Seattle’s Min. Wage Costs Jobs, Lowers Wages for Low-Skilled Workers


Seattle, with the highest minimum wage in the nation, is losing low-level jobs and reducing wages for low-skilled workers.

Entry-level jobs in fast food restaurants were never meant to be careers or living wage jobs. They were jobs for college kids. They have also served as stepping stones for management positions. The left is set on making them into careers for their special interest groups.

The Progressive left can’t accept a basic economic concept: raising the price of goods with higher wages diminishes demand and jobs.

Shannon Bream discussed a new study of Seattle’s $15 minimum wage with correspondent Dan Springer. The results won’t make the left happy.

The study shows it is not improving the lives of low income workers. It has the opposite effect. It’s costing jobs and lowering wages overall for low-skilled workers.

The study concentrated on the fast food restaurant business.

Springer summarized the results

“The study that just came out today shows that Seattle’s minimum wage law has cost the city roughly 5,000 low wage jobs. And not only that, low-skilled workers are actually taking home less money because employers have cut the hours that they give out.”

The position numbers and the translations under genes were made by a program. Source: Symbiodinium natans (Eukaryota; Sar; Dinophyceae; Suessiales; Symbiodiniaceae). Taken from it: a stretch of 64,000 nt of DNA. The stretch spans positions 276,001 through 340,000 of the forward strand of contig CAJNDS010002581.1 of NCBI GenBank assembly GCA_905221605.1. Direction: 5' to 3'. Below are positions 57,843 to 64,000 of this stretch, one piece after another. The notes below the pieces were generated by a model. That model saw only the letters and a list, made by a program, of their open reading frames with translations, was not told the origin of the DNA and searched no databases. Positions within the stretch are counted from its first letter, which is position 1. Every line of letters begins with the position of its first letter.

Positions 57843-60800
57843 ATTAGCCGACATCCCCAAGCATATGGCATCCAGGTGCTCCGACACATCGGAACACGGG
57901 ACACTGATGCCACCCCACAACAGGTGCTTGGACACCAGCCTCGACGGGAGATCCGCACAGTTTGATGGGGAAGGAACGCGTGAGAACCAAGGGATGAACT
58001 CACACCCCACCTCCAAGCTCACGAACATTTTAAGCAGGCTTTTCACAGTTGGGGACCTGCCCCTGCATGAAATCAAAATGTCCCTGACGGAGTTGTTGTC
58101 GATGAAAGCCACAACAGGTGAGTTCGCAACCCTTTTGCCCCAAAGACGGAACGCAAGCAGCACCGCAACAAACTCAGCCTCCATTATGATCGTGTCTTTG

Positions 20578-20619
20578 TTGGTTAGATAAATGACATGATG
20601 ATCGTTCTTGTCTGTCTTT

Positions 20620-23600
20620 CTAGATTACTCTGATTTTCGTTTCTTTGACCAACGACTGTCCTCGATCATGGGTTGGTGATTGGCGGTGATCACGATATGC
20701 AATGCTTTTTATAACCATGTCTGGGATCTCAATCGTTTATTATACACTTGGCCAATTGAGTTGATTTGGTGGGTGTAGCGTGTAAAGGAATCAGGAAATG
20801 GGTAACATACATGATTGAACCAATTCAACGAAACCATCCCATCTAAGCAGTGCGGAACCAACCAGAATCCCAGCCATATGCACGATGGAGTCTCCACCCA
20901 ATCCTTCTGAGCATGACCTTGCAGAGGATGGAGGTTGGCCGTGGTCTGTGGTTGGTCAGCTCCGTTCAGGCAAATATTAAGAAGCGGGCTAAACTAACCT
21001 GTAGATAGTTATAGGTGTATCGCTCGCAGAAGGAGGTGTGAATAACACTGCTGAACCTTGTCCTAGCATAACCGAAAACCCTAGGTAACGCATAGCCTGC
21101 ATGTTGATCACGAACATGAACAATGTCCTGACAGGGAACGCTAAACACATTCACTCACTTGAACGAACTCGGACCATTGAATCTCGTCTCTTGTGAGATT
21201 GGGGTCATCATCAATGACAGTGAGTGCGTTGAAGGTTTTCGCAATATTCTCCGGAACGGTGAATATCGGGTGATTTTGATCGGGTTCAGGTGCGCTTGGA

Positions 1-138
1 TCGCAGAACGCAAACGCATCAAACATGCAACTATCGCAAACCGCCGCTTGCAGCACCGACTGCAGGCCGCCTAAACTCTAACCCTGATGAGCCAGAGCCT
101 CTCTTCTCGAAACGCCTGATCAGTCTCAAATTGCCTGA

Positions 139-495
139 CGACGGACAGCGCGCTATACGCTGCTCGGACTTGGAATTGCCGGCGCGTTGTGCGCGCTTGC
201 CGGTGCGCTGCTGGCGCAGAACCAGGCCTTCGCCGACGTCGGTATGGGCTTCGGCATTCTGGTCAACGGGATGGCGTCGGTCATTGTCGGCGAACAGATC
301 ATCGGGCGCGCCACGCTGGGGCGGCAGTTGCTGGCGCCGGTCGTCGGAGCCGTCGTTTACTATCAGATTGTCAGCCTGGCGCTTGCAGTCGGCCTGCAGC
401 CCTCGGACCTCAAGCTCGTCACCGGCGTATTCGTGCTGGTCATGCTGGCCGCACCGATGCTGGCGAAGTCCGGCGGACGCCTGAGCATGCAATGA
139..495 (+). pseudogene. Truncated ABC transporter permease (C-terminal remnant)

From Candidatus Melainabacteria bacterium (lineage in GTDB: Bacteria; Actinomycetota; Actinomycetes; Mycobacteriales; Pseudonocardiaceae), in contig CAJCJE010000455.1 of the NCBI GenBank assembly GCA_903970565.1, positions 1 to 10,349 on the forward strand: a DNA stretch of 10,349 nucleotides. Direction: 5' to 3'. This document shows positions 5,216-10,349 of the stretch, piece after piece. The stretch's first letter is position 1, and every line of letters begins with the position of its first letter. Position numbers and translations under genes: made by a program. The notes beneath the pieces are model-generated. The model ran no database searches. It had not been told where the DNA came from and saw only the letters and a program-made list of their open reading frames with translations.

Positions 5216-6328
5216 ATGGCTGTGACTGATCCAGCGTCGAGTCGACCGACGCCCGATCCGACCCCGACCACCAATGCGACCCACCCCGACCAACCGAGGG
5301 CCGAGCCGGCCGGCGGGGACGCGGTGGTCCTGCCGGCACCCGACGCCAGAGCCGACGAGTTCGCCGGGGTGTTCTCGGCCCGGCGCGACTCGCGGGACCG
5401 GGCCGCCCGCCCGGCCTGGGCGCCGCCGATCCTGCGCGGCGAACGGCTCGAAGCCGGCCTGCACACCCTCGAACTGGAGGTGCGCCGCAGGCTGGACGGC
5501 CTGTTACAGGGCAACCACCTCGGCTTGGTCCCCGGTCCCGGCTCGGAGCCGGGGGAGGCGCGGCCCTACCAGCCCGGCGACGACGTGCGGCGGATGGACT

“This is a big blow to labor groups and all those who’ve been pushing this $15 an hour agenda,” Springer said.

“They have had a lot of success in recent years with new wage laws passing in several cities and counties. The promise is always the same; a high minimum wage is more fair and will put more money in the pockets of people who need it most.”

“But this study done by the researchers at the University of Washington found that when the minimum wage jumped from $11 to $13 employers cut hours by 9 percent. Wages for those making less than $19 an hour did go up 3 percent but by working less those employees actually took home, get this, $125 less per month.”

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